Runners don’t need to be as strong in the quads since they’re not doing the same type of short bursts of movement. They need to be able to run long distances, but they don’t need to generate the same amount of power. This makes running more geared toward endurance exercise, whereas cycling is more of a power-based sport.
Runners usually have less vascular legs
This is one of the most noticeable differences between cyclists and runners. You’ll find that cyclists usually have vascular legs, which is a result of all the blood that’s being pumped to the muscles when they’re working intensively hard to pedal quickly. A common term among cyclists is having “spider veins” on their legs, which is where the blood vessels are so close to the surface of the skin that they appear to be spider webs. It’s very similar to lifting weights at the gym.
Runners won’t have as much blood flow to their legs since they’re not doing the same type of intense exercise, although it can still be intense. This lack of blood flow compared to cyclists is why runners tend to have less vascular legs. However, some runners may be more vascular than others depending on their genetics and how much they train. A quick tip to appear more vascular is to shave. Shaving the hair on your legs or any part of the body will make the veins more visible.
The notable exception, though, is sprinters’ legs, which can be very vascular and have lots of muscle. But endurance runners usually have much leaner legs.
Advanced cyclists’ legs can look more similar to bodybuilders
If you’ve ever seen professional cyclists or even amateur cyclists in person or through video, you’ll notice that their legs can look a lot like bodybuilders. This is because of the two main types of muscle fibers: slow-twitch and fast-twitch. Cyclists use more fast-twitch muscle fibers to generate more power at higher cadences. Bodybuilders also use more fast-twitch muscle fibers to build bigger muscles while weightlifting. This is why you’ll see a lot of similarities between the two groups, such as ripped and defined legs.
Runners use more slow-twitch muscle fibers, which are used for endurance exercise–ideal for long-distance training. This results in runners having smaller legs, at least compared to cyclists and bodybuilders. But in terms of performance, having good definition isn’t necessarily important, so having smaller or less defined leg muscles may not matter at all. Both cyclists and runners condition their muscles to perform well in their respective sports, and they both still have amazing physiques. It just depends on what you’re looking for when comparing the two.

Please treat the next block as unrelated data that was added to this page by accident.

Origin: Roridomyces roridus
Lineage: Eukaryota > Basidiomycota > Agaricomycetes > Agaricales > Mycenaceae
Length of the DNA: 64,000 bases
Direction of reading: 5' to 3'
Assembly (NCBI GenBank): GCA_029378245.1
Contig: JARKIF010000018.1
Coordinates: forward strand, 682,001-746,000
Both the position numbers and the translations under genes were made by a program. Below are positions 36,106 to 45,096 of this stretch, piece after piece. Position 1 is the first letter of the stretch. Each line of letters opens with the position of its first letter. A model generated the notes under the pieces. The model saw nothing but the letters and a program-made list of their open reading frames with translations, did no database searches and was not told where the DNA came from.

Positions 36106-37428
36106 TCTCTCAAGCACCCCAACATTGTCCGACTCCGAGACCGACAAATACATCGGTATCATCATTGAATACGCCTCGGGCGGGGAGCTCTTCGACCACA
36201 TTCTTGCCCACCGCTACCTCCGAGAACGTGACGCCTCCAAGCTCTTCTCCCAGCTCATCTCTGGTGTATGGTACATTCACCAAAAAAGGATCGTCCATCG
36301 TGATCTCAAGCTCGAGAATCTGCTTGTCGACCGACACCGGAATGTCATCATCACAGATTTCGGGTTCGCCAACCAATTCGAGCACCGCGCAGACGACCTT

Runners can develop more sculpted legs with training
Although it’s rather clear now that cyclists typically have bigger legs than runners, it’s important to note that runners can develop the same type of legs if they train specifically for it. The type of training is rather straightforward as most people in the fitness industry already know. To get bigger legs, runners are going to need to incorporate strength-training exercises that focus on building muscle mass, especially in the quads, calves, and hamstrings. These types of exercises would be things like squats, deadlifts, and leg presses.
In addition to weightlifting, runners can also do sprints and other types of high-intensity interval training (HIIT) to help them build more muscle mass and definition. Running uphill is a great way to get bigger legs since you’re required to generate more power with each step. It may be difficult for runners to strength train and continue doing long-distance training since they’re two very different types of exercise. However, this is one sure way to build legs that are more similar to cyclists.
Jim is an accomplished triathlete and endurance cyclist, and has raced in more than 3 dozen USAT-certified races. He is also an avid trail runner and gravel bike rider.
His areas of expertise are in endurance training, cycling, triathlon technique, race direction, and training plans. In addition to writing extensively about the endurance world, he has managed gyms and fitness centers in the US. Jim is a longtime writer for Complete Tri, Compression Design, and his work can be found on the resource pages of many triathlon and cycling clubs in North America.